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Virginia: CDPA - FAQs

House Bill ('HB') 2307 to Amend the Code of Virginia by adding in Title 59.1 a Chapter Numbered 52, Consisting of Sections Numbered 59.1-571 - 59.1-581, relating to the Consumer Data Protection Act ('CDPA'), and its State Senate companion bill 1392 were both signed, on 2 March 2021, by the Virginia State Governor.

With Governor Northam having signed the CDPA, Virginia is the second state behind California to create sweeping consumer data privacy protections. The CDPA will enter into effect on 1 January 2023.

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Scope, applicability, and key definitions

Who does the CDPA apply to?

The CDPA applies to persons that conduct business in the Commonwealth of Virginia or produce products or services that are targeted to residents of the Commonwealth and that:

  • during a calendar year, control or process personal data of at least 100,000 consumers; or
  • control or process personal data of at least 25,000 consumers and derive over 50% of gross revenue from the sale of personal data.

Are certain subjects exempted from the application of the CDPA?

The CDPA does not apply to any body, authority, board, bureau, commission, district, or agency of the Commonwealth or of any political subdivision of the Commonwealth. Moreover, the CDPA does not apply to non-profit organisations or institution of higher education.

The CDPA also does not apply to:

  • financial institutions or data subjects subject to Title V of the Gramm-Leach-Bliley Act of 1999; and
  • covered entities or business associates governed by the privacy, security, and breach notification rules issued by the U.S. Department of Health and Human Services, 45 C.F.R. Parts 160 and 164 established pursuant to the Health Insurance Portability and Accountability Act of 1996, and the Health Information Technology for Economic and Clinical Health Act.

Are certain data exempted from the application of the CDPA?

The CDPA excludes certain data from its application, such as protected health information under the Health Insurance Portability and Accountability Act of 1996, certain health records, certain patient identifying information, as well as certain other data pertaining to a health context, financial context, or federal regulation, among others.

How does the CDPA define 'consumers'?

The CDPA defines a 'consumer' as a natural person who is a resident of the Commonwealth acting only in an individual or household context. It does not include a natural person acting in a commercial or employment context.

How does the CDPA define 'consent'?

The CDPA defines 'consent' as a clear affirmative act signifying a consumer's freely given, specific, informed, and unambiguous agreement to process personal data relating to the consumer, which may include a written statement, including a statement written by electronic means, or any other unambiguous affirmative action.

How does the CDPA define the 'sale of personal data'?

Sale of personal data is defined by the CDPA as 'the exchange of personal data for monetary consideration by the controller to a third party.' However, the concept of 'sale of personal data' does not include the following:

  • Disclosure of personal data to a processor that processes personal data on behalf of the controller;
  • Disclosure of personal data to a third party for purposes of providing a product or service requested by the consumer;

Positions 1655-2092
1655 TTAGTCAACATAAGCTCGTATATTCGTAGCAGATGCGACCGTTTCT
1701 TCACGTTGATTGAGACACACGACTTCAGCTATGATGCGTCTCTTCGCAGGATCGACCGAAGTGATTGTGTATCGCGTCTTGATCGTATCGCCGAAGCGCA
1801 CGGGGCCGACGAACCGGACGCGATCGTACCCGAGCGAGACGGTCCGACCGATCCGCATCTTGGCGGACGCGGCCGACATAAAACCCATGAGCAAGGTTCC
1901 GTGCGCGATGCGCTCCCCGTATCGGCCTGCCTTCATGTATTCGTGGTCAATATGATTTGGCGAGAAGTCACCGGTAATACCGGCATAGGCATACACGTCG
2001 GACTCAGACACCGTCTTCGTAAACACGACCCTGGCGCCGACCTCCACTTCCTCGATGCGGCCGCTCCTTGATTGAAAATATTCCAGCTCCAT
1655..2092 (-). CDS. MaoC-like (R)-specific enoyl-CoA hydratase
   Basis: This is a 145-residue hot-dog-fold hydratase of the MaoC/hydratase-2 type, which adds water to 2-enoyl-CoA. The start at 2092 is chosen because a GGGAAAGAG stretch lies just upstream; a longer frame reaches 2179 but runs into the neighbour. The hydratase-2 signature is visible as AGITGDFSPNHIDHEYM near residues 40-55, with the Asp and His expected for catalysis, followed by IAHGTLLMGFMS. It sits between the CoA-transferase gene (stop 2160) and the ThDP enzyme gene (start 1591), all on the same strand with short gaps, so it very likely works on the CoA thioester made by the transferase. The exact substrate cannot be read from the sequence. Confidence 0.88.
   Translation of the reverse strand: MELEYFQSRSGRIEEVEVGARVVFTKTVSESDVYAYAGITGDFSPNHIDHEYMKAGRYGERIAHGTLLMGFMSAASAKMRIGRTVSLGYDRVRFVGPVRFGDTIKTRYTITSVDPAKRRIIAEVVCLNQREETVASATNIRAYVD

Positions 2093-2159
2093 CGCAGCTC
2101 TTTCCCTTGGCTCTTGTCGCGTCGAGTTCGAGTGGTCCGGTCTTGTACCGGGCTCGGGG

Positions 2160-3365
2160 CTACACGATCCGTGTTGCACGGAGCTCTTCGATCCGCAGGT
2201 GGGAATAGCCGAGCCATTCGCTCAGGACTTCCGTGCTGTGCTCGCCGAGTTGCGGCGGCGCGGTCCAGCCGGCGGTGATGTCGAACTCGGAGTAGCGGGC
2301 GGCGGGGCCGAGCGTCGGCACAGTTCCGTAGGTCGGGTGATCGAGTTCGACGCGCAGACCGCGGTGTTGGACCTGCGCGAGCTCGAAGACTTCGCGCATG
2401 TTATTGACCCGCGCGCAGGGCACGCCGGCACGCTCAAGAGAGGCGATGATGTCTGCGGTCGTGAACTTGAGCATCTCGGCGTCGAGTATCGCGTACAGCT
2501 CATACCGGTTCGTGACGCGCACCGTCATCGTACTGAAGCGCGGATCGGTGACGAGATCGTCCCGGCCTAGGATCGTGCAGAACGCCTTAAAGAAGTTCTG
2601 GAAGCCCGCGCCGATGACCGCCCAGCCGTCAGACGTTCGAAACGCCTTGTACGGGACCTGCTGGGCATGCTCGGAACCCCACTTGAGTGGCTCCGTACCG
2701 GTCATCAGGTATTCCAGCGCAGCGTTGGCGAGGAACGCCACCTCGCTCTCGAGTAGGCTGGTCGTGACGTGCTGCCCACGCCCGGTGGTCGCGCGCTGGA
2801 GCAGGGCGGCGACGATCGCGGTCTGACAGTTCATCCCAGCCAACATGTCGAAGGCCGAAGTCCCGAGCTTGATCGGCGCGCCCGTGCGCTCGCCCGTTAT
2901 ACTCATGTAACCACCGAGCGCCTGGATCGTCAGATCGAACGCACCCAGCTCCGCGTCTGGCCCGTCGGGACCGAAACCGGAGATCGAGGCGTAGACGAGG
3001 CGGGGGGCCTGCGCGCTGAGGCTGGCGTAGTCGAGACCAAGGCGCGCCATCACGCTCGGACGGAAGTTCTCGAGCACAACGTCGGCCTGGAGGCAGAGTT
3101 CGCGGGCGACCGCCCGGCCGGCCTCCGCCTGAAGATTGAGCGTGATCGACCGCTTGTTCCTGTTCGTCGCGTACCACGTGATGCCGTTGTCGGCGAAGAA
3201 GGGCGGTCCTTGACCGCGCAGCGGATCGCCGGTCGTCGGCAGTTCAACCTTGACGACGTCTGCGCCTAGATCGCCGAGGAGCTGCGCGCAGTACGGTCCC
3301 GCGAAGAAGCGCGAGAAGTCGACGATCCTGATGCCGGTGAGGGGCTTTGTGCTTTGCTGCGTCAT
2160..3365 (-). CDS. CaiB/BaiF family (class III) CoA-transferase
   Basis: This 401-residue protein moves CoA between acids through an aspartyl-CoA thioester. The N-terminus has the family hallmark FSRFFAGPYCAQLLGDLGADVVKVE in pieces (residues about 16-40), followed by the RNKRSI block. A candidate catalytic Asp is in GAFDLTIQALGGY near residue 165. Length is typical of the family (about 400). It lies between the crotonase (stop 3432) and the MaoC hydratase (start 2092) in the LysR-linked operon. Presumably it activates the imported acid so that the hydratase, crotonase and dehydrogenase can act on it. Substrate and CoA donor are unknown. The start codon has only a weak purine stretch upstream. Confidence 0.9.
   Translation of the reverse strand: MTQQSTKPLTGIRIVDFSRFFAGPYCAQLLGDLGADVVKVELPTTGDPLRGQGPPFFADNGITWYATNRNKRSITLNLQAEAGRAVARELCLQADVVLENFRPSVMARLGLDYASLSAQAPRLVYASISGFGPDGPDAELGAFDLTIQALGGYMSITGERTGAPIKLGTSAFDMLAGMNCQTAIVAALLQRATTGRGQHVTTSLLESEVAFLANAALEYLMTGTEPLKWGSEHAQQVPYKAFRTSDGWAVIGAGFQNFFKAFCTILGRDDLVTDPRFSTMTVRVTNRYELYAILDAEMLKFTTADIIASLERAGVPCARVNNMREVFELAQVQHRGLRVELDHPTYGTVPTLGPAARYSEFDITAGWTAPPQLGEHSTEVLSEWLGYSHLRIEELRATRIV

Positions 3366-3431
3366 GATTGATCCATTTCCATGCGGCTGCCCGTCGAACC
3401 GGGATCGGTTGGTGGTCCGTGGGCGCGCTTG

• Disclosure or transfer of personal data to an affiliate of the controller;
  • Disclosure of information that the consumer:
    • intentionally made available to the general public via a channel of mass media; and
    • did not restrict to a specific audience; or
  • Disclosure or transfer of personal data to a third party as an asset that is part of a merger, acquisition, bankruptcy, or other transaction in which the third party assumes control of all or part of the controller's assets.

How does the CDPA define the 'sensitive data'?

Sensitive data are defined in the CDPA as a category of personal data that includes:

  • Personal data revealing racial or ethnic origin, religious beliefs, mental or physical health diagnosis, sexual orientation, or citizenship or immigration status;
  • Genetic or biometric data processed for the purpose of uniquely identifying a natural person;
  • The personal data collected from a known child; or
  • Precise geolocation data.

Key provisions and requirements

Does the CDPA provide for consumer rights?

Consumers, and a known child's parent or legal guardian, may invoke consumer rights which include:

  • to confirm whether or not a controller is processing the consumer's personal data and to access such personal data;
  • to correct inaccuracies in the consumer's personal data, taking into account the nature of the personal data and the purposes of the processing of the consumer's personal data;
  • to delete personal data provided by or obtained about the consumer;
  • to obtain a copy of the consumer's personal data that the consumer previously provided to the controller in a portable and, to the extent technically feasible, readily usable format that allows the consumer to transmit the data to another controller without hindrance, where the processing is carried out by automated means; and
  • to opt out of the processing of the personal data for purposes of targeted advertising, the sale of personal data, or profiling in furtherance of decisions that produce legal or similarly significant effects concerning the consumer.

What are the transparency responsibilities of data controllers?

Data controllers must comply with, among other things, requirements of proportionality, necessity, and establishing security safeguards and practices.

Notably, the CDPA requires controllers to provide consumers with a reasonably accessible, clear, and meaningful privacy notice, and where personal data is sold to third parties or processing for targeted advertising, to clearly and conspicuously disclose such processing, as well as the manner in which a consumer may exercise the right to opt out of such processing.